Vladimir Nabokov

NABOKV-L post 0023733, Mon, 4 Mar 2013 16:21:22 -0300

Re: Fwd: RE: [NABOKV-L] Pnin's own Vladimir?
Re: [NABOKV-L] Fwd: RE: [NABOKV-L] Pnin's own Vladimir?Stan Kelly Bootle notes that Current Standard English, unlike French (delirer) and other Romance languages, as noted by Jansy Mello, no longer has a simple verb meaning “to be delirious” or “to have/suffer a delirium.” If Maxim Shrayer’s quote ("she suffered a miscarriage and died the next night, deliring and praying") is from VN-verbatim, we can assume that he is either teasing us with ‘borrowed’ Latin/French, or, perish the heresy, that VN was unaware of the now archaic verb “to delirate” reported in Samuel Johnson’s 'Dictionary of the English Language’ (1755) [ ]I have yet to check VN’s favourite Webster III.
Re-peripeties: I’m more familiar with using the original Greek, peripeteia (literally, “a sudden fall or change”). If the aim is to impress fellow-scholars, that’s the way to go.

Jansy Mello: I checked "deliring" in my copy of "The Stories of Vladimir Nabokov," 1995 Knopf (339)*
And...I could have kicked myself for having included "peripeties" among the Latin words. Thanks for the correction and commentaries. The "sudden fall or change" or " reversion of circumnstances" in common Brazilian usage implies an action that is advantageous to the subject, like a "prowess." For Aristotle ("Ars poetica'), as wikipedia informs me, it demands a heroic action (and "hybris") that opens the way to catharsis. You mentioned "wide semantic drifts" and, I suppose, the same is applicable to how words travel from one country, age, culture to another.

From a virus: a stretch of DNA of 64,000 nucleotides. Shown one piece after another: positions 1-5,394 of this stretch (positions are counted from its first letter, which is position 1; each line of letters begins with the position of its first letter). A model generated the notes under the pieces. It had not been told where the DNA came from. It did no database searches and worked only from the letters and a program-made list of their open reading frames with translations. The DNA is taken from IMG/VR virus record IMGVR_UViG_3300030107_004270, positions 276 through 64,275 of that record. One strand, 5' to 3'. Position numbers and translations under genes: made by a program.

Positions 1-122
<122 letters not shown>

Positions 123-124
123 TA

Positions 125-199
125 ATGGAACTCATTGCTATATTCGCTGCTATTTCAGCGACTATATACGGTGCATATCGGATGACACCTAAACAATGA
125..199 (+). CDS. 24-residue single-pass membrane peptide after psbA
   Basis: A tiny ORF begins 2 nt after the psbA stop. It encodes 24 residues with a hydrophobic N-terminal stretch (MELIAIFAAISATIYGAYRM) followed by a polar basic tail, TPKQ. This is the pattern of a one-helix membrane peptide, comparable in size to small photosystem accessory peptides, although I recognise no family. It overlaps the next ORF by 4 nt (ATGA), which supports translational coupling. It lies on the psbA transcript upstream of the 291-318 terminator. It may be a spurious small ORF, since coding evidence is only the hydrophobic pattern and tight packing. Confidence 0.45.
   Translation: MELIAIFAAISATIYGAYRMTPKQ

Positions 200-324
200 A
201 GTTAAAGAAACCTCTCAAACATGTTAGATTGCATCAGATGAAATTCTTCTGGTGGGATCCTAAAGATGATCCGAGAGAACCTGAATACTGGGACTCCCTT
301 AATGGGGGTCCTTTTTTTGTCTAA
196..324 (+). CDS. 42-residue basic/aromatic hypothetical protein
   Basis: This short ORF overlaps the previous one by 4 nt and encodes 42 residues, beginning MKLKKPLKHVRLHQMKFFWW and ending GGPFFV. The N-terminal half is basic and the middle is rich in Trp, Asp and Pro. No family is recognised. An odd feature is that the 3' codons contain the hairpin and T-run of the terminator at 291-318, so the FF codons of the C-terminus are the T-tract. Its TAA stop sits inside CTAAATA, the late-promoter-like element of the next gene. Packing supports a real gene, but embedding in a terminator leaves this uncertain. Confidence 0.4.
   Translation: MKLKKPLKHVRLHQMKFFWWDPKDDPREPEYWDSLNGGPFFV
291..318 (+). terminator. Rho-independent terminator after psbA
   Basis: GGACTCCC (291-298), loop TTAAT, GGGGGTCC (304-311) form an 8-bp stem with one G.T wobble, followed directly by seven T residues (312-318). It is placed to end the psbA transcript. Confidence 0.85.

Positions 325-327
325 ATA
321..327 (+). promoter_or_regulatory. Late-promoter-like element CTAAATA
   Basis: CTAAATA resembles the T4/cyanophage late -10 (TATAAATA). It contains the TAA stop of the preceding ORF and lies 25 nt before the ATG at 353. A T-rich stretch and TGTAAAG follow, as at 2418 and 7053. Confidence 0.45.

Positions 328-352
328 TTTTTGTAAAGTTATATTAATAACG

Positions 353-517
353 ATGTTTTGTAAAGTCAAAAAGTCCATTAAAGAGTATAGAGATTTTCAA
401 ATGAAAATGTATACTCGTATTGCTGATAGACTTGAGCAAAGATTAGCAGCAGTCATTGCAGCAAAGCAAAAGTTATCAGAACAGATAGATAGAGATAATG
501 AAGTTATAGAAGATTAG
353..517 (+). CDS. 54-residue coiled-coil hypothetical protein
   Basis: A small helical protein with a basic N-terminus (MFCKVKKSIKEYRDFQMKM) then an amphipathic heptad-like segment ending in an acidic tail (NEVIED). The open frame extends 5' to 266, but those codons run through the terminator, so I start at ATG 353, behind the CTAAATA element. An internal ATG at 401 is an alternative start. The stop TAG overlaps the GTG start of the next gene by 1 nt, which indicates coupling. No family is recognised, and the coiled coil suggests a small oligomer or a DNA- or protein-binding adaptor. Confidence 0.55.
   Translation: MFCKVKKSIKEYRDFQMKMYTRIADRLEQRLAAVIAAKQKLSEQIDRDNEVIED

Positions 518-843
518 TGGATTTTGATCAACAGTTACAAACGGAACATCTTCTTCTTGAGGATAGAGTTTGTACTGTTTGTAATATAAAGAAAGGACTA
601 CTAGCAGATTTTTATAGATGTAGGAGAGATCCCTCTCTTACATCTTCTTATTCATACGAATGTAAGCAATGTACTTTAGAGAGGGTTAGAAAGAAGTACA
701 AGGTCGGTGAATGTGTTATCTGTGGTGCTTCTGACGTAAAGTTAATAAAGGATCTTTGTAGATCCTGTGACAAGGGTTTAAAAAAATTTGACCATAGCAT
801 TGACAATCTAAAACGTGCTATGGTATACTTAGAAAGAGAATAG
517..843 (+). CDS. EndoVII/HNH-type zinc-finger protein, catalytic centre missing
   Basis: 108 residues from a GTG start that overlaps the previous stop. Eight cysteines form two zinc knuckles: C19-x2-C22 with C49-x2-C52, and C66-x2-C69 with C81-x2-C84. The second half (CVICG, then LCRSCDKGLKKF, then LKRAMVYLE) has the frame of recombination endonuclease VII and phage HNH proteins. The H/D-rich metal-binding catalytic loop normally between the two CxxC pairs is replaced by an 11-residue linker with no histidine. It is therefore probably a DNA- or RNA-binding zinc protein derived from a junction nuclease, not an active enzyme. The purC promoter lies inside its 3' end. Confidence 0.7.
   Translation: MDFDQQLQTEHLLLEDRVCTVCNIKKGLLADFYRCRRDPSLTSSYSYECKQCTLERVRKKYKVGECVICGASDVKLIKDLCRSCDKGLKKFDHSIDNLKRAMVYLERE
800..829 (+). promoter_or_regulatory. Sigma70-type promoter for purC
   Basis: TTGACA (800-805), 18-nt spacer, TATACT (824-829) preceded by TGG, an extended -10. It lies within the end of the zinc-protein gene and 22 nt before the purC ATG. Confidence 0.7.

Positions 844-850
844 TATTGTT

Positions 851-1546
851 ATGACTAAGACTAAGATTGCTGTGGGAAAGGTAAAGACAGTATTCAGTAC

* - "Sovershenstvo" was written in Berlin in June 1932. It appeared in the Paris daily Poslednie Novosti (July 3, 1932) and was included in my collection Soglyadatay, Paris, 1938. Although I did tutor boys in my years of expatriation, I disclaim any other resemblance between myself and Ivanov.'. V.N., Tyrants Destroyed and Other Stories, 1975. [ ] Tyrants Destroyed (New York, McGraw-Hill, 1975) includes twelve stories translated by Dmitri Nabokov in collaboration with the author:

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